Jøhnny Fävòrítê (johnnyfavorite) wrote,
Jøhnny Fävòrítê
johnnyfavorite

never turn your back on mother earth

I told myself I couldn’t write this post until I had made actual money from this deal, proving that it is real. Today, the “federation of contractors” company direct-deposited money into my bank account, so that I can expedite my passport application. I think that counts!

Folks, I am going to Calgary for two weeks. Would not have been my first choice, because of the weather, but I am not yet in a position where I can be all that choosy. This is the start of a full-time, long-term, open-ended contracting gig. I am improving their iPhone shopping app. I will work remotely after the initial onsite visit is over.

The contractor company also got me a gig writing a small iPhone app, which I think will be about a week’s worth of work. That one is currently stalled while I am waiting for another guy to do his part of the job. And I have yet another contracting gig that will start on Monday, through a company I found on my own, so I don’t have to split the money with anybody. And there are another two companies waiting in the wings that I have had some conversations with, that might get around to giving me some work eventually.

I’ve been trying to find a way to make money on my own terms ever since I quit my job at the boring corporate company way back in 2008. These are the signs that I am getting a little traction.

If I have succeeded, it isn’t because I got any better at any of the skills needed to make contracting work as a real job. I am still lousy at dealing with people and closing deals. My only “skill” is unwavering tenacity. (Well, my other “skill” is that I am a good programmer, but that doesn’t matter very much at all, I have discovered.) I decided I was willing to be broke and homeless until I made it work somehow. I just kept emailing and emailing and emailing until I found some people willing to put up with my sorry ass.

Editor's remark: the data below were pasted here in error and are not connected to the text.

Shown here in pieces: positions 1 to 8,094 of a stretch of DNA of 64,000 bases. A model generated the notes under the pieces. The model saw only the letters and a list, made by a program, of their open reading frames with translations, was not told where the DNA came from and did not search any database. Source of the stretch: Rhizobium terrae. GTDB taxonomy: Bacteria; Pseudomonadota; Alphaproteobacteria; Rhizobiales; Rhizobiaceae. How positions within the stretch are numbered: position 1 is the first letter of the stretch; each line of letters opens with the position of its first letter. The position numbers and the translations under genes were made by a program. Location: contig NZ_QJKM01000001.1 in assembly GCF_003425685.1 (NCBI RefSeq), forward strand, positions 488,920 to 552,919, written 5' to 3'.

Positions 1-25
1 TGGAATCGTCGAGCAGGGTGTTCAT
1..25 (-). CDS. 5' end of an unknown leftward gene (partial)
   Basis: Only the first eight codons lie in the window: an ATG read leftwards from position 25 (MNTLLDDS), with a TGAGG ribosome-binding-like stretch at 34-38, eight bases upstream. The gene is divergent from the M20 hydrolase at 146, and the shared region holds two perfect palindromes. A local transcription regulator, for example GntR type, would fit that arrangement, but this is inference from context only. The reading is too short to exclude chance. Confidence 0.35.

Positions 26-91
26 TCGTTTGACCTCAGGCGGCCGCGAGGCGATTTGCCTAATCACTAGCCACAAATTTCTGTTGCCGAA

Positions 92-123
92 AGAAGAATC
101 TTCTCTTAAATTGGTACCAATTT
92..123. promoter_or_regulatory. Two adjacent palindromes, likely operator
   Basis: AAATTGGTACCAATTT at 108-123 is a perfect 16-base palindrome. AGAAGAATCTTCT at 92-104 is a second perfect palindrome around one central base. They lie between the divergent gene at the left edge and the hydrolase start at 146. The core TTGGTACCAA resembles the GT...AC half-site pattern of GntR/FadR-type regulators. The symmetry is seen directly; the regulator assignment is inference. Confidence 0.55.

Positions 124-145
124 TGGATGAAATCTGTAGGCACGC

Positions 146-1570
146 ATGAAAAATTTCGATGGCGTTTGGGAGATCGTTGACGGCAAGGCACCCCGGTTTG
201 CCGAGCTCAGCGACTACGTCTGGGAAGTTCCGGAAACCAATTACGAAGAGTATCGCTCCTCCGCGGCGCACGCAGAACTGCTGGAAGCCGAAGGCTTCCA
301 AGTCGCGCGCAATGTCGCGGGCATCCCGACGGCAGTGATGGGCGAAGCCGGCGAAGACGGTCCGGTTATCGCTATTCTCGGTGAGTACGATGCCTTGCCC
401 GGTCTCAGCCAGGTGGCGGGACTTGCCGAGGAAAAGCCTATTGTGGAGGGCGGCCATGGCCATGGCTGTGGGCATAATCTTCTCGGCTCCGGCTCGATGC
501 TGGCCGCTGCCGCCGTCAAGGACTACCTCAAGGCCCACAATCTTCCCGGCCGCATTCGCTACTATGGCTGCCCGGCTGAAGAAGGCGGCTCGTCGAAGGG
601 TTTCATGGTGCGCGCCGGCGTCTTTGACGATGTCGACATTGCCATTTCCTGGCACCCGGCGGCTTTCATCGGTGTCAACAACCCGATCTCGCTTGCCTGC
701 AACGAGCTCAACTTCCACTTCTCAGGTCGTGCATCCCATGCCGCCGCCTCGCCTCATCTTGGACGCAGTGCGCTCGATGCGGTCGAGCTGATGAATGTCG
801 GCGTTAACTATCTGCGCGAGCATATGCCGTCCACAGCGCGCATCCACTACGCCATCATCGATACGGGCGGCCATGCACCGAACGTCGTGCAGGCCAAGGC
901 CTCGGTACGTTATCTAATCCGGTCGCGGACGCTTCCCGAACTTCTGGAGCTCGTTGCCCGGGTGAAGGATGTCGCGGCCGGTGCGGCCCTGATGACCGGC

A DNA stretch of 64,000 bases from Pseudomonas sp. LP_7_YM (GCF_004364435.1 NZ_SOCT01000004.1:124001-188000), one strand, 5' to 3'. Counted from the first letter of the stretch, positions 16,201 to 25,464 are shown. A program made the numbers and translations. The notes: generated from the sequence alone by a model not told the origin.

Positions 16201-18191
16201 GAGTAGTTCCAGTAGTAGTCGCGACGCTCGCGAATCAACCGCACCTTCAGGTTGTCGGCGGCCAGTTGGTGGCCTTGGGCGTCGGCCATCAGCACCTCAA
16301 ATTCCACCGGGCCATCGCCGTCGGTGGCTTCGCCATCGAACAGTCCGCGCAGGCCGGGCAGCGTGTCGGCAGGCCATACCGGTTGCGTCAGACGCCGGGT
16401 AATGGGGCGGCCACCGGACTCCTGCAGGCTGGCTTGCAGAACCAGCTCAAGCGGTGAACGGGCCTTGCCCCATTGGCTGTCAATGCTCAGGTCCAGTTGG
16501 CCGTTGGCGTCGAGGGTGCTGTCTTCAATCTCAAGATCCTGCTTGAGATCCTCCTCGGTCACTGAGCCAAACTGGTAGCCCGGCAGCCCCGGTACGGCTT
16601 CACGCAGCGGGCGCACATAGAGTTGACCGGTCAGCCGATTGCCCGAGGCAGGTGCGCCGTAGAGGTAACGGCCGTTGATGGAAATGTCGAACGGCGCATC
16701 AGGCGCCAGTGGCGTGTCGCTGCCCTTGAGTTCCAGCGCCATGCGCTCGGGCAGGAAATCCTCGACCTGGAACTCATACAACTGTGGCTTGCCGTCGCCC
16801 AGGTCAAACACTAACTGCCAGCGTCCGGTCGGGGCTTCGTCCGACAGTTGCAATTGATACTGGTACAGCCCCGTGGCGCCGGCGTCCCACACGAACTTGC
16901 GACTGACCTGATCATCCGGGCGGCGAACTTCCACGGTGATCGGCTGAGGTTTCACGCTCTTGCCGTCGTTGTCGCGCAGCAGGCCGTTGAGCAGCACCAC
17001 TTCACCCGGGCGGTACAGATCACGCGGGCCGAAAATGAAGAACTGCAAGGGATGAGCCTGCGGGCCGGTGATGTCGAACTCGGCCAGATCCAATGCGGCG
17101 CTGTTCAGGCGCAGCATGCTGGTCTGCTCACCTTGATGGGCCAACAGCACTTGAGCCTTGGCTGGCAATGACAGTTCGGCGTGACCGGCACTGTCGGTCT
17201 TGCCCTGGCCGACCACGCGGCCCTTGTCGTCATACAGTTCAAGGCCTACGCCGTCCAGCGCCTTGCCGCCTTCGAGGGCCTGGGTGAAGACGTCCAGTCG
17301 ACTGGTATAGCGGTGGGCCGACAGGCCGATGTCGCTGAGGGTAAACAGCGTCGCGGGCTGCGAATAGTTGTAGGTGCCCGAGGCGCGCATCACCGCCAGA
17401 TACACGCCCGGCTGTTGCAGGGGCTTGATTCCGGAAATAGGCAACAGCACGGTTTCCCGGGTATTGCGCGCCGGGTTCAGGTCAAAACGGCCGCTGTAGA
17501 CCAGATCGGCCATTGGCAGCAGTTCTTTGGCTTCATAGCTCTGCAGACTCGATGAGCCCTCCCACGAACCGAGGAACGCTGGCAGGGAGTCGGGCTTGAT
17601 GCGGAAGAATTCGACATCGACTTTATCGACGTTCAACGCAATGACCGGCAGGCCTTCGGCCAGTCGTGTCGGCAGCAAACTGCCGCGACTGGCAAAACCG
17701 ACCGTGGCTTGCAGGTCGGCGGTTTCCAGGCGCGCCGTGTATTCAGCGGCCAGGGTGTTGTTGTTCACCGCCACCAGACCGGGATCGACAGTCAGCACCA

For a good number of years, my long-term goal was to get back to the Bay Area and work for another A-plus tech company, like the one I worked at back in 2000. What changed my mind was the few months I spent working at home, at the tail end of my boring corporate job. I no longer had to commute through brutal traffic at the beginning and end of the day. I didn’t have to sit in a stupid low-walled cube and try to ignore all the idiots around me. Every afternoon, the dog would guilt me into going for a walk with her. It felt like a chore to leave the house, but I enjoyed those walks at least as much as the dog did. An hour or two of walking and sunshine and real air, every day. That’s as close to what they call “work-life balance” as I’ve ever achieved.

I didn’t know it when I moved in, but the house I was renting was perfect for my chosen lifestyle. It had a couple of bedrooms and a garage. I lived right next to a public golf course. The dog park was only a mile away. I could never afford to buy a place like that in San Francisco, but locally, it is well within my reach. And if I can work remotely and live anywhere, then I can choose a place where the cost of living is downright cheap. I can have all those things and then some. And I can live all over the place until I decide. Amsterdam, Panama, Detroit, Thailand.

I used to fear getting older. But generally speaking, things get better all the time. The terrain inside my own mind is a calmer, happier place than it has ever been.
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